Taxpayers who filed their returns ahead of the deadline might be waiting awhile for a refund or stimulus payment. The Internal Revenue Service still has millions of returns to process from last year, and a new report warns the backlog could have a significant impact on taxpayers.
The agency hopes to get through the backlog of 2.4 million individual tax returns by the summer, IRS Commissioner Charles Rettig said at a recent hearing. But some people struggling financially with the pandemic have still not received last year’s refund, and those who ended up eligible for stimulus payments once they’ve filed for 2020 might be waiting a while to get them.
The coronavirus pandemic threw the agency a curveball in the middle of last year’s filing season, when the IRS already faced a number of hurdles.
The pileup mounted as the IRS temporarily shut down tax processing centers for as many as three months last spring and pushed back the filing deadline to mid-July due to COVID-19, according to a report released by the Treasury Department inspector general last week. When workers did return, processing centers were not always able to operate at full capacity because of distancing requirements and employees on leave. At the end of last year, the IRS had 11.7 million paper-filed individual and business returns it needed to process.
The IRS is also behind on communicating with taxpayers and other types of work the report reveals, and catching up may be disrupted if the agency has to issue more direct stimulus payments or close tax centers again because of the pandemic, according to the report. The delays have already cost the agency billions in interest on late refunds.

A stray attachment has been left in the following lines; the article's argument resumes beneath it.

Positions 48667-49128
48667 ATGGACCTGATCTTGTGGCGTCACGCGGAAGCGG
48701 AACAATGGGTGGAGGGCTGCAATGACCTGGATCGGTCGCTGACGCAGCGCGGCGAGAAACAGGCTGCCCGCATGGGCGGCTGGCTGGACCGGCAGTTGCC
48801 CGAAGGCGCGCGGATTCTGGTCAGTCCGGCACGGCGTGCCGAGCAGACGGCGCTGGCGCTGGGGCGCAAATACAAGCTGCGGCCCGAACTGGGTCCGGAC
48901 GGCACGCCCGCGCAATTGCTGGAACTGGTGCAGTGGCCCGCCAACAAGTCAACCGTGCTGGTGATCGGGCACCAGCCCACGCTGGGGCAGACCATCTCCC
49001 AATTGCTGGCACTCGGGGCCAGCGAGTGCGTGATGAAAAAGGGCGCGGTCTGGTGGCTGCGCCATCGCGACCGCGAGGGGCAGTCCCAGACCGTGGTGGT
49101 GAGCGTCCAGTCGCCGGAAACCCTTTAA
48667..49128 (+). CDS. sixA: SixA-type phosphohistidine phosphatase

The IRS is already behind last year’s pace processing returns. IRS data shows 76 million individual returns had been received by March 19, down 9% from the 84.2 million returns filed by the same time last year. The number of returns processed is also down by more than 16%. As of March 19, 67.7 million returns had been processed. As of March 20, 2020, 81 million returns had been processed, right as the pandemic began.
Earlier this month, the IRS extended this year’s individual tax filing season by a month, from April 15 to May 17. But the move does not apply to all April 15 filing and payment deadlines, including estimated tax payments. While providing some relief to individuals, some lawmakers and organizations are calling for additional changes to streamline processes and prevent further confusion.
“The relief that the IRS gave really should be more of a holistic approach for the relief and they should really align all the tax filings and payments to May 17,” said Melanie Lauridsen, senior manager of tax policy and advocacy for the American Institute of CPAs. With all the moving parts, she said her organization has heard from members calling this tax season in particular “the absolute worst filing season” they’ve ever seen.
More changes this season has led to an increase in phone calls to the agency. The IRS commissioner said workers are spending three to four minutes more on the phone answering questions with each taxpayer who calls. The IRS website even has a message stating live assistance is “extremely limited at this time.” It directs taxpayers with questions about the stimulus package to call a separate number set up to handle questions about the Economic Impact Payments, which the agency is also handling. The IRS has sent out more than 434 million stimulus payments in the last year.
For those who received stimulus funds based on their 2019 income but would receive more based on their lower 2020 income, the IRS will go in and provide the difference.
Additionally, the American Rescue Plan makes the first $10,200 in unemployment insurance benefits people received last year is tax exempt, so for those who have already filed their taxes, the IRS will have to go back and apply the provision. The agency said it will go back and make those changes to returns and eligible taxpayers should not file amended returns.